HARLEY DAVIDSON CHROME OIL FILTER MOUNT KIT INSTALLATION INSTRUCTIONS

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Filed Under (Harley Davidson) by admin on 04-02-2011

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INSTALLATION 1. See Figure 2. Remove oil filter (B). 2. Remove existing oil filter mount screws and washers and remove existing oil filter mount. Discard original screws and washers. 3. Remove original oil filter adapter (A) from old mount. Clean all oil from adapter, then apply Loctite 243 (blue) to the threads on the side of the adapter that mates with the new mount. Install adapter into new mount (1). 4. Place new O-rings (2) from kit into bottom of new chrome oil filter mount (1), place oil filter mount in position, and install new oil filter mount screws (4), lockplate (5), and washers (3) from kit. Lockplate must be positioned as shown in Figure 2. NOTE Carefully follow the instructions for installing the lockplate. Failure to correctly install the lockplate could cause the fasteners to turn and allow the filter mount to loosen. A loose filter mount could allow hot oil to spray onto riders or the motorcycle which could lead to personal injury and/or death. 5. Use Loctite 243 (blue) on threads. Insert upper and lower hex bolts through lock plate. Position flat washer behind lockplate and thread hex bolts into case. Snug bolts but do not tighten. 2 4 1 3 is03977 1. Top bolt 2. Center bolt 3. Lower bolt 4. Center bolt, re-torque Figure 1. Torque Sequence NOTE On FL models, it may be necessary to clip clutch cable strap on frame downtube and move cable to the side. This will allow easier access when tightening new oil mount hex head bolts. 6. See Figure 1. Tighten hex head bolts to 130-140 in-lbs (14.6-15.8 Nm). Tighten hex head bolts starting with top (1), middle (2), bottom (3), then re-tighten middle bolt (4). 7. See Figure 2. Carefully bend over lockplate (5) edges at top and bottom fastener to prevent hex head bolt from turning. 8. Install oil filter (B)

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1994 – 2004 BMW Motorcycle History

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Filed Under (BMW) by admin on 17-11-2010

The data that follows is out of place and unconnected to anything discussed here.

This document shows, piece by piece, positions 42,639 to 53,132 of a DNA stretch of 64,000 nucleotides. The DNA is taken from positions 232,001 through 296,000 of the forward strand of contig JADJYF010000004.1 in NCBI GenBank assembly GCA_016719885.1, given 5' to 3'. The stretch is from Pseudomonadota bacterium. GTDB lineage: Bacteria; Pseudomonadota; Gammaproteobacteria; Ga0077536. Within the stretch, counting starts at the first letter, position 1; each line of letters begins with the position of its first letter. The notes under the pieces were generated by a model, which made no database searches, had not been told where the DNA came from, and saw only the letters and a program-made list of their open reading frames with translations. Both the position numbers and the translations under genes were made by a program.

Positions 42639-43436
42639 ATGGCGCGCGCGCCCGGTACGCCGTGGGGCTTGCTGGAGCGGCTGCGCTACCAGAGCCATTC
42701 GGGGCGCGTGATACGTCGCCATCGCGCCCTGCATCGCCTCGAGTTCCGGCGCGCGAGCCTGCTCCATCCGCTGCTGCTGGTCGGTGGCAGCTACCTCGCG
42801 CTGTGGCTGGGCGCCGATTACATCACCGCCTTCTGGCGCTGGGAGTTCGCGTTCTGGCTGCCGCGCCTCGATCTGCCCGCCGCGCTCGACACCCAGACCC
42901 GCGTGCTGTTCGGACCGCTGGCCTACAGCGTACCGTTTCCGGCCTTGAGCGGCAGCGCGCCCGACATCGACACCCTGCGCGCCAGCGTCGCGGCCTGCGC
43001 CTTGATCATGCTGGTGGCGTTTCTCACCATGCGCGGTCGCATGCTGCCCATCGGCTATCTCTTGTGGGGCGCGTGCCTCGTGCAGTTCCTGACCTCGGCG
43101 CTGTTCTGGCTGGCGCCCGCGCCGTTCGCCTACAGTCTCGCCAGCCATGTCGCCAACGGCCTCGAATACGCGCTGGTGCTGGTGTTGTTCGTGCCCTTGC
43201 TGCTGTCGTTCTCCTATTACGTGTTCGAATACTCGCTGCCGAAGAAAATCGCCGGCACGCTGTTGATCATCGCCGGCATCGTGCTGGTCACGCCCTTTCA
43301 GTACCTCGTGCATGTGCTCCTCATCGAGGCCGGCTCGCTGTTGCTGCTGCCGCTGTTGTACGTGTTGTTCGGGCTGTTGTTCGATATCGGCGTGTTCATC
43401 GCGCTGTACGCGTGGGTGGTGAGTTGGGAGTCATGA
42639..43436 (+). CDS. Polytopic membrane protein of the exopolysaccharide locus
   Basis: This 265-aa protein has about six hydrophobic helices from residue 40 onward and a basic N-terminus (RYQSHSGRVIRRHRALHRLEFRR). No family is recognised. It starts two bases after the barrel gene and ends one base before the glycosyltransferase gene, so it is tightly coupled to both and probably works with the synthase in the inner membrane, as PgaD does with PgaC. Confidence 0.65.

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1994 brought many changes to BMW, most obviously by the introduction of the “R259″ series twins and the elimination of the old standby “Airhead” twins that had been BMW’s trademark for seven decades. While it is interesting to look at all the technologies introduced during the 1994 to 2004 time block, it is also exciting to look into what was going on as far as changes in BMW more esoteric than measurable. In this author’s opinion there were unspoken changes in BMW’s mindset and philosophy. BMW had forged it’s reputation for long lasting, simple machines built to the highest standards and quality; aimed at a dwindling, older (OK, Jeff, more mature) market of enthusiastic but eccentric riders. They built motorcycles that were easy for the owners to maintain and modify to fit their specific wants. BMW had always built their bikes their way; often it seemed like they did so in spite of what the younger and upwardly mobile riders were looking for. By 1994, the airhead was simply not a sellable motorcycle; the buying market was younger and wanted performance in line with what the Japanese products offered at much lower prices. The K 75/100 series that were so far ahead of their time in 1984 when they were introduced were also showing their age. No doubt, BMW knew this was coming many years before the new “Oil Head” was introduced. They knew that the riding community had reduced its mean age substantially. The younger riders had money to spend on a bike that had to be BMW, yet had to be totally more modern both in performance and in perception than what BMW had been selling. Thus, the R259 was born. The Birth of the R259 Twins The new BMW corporate mindset, if you will, was no longer concerned with selling motorcycles that would be handed down from one generation to the next, nor was BMW concerned about ease of maintenance with standard hand tools. Although the new bikes were still able to outlast the riders, the concern for building units to last a quarter-million miles was not so much in the forefront of the design. The new models would have to be powerful, fast, handle better than anything on the road; they would need to offer a standard of technology that the Japanese would never build. They should be complex pieces of rolling art. Most obvious, though, was that they would build a product aimed at an entirely new market of riders who would likely not be interested in maintaining the bikes themselves or really understanding the nuances of design. The new customers BMW was looking for were serious riders who were more interested in the fun and excitement of riding than they were in savoring the history of the older designs

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